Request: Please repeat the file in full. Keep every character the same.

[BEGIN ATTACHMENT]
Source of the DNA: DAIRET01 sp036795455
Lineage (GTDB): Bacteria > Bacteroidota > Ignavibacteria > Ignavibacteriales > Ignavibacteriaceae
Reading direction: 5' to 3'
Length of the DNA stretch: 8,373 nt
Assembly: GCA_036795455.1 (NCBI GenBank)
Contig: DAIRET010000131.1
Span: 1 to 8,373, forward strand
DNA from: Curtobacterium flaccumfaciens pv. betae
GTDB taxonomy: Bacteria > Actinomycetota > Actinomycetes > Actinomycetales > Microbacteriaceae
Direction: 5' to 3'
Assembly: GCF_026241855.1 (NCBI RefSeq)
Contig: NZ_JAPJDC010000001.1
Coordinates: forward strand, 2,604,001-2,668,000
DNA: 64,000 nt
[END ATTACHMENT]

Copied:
Source of the DNA: DAIRET01 sp036795455
Lineage (GTDB): Bacteria > Bacteroidota > Ignavibacteria > Ignavibacteriales > Ignavibacteriaceae
Reading direction: 5' to 3'
Length of the DNA stretch: 8,373 nt
Assembly: GCA_036795455.1 (NCBI GenBank)
Contig: DAIRET010000131.1
Span: 1 to 8,373, forward strand
DNA from: Curtobacterium flaccumfaciens pv. betae
GTDB taxonomy: Bacteria > Actinomycetota > Actinomycetes > Actinomycetales > Microbacteriaceae
Direction: 5' to 3'
Assembly: GCF_026241855.1 (NCBI RefSeq)
Contig: NZ_JAPJDC010000001.1
Coordinates: forward strand, 2,604,001-2,668,000
DNA: 64,000 nt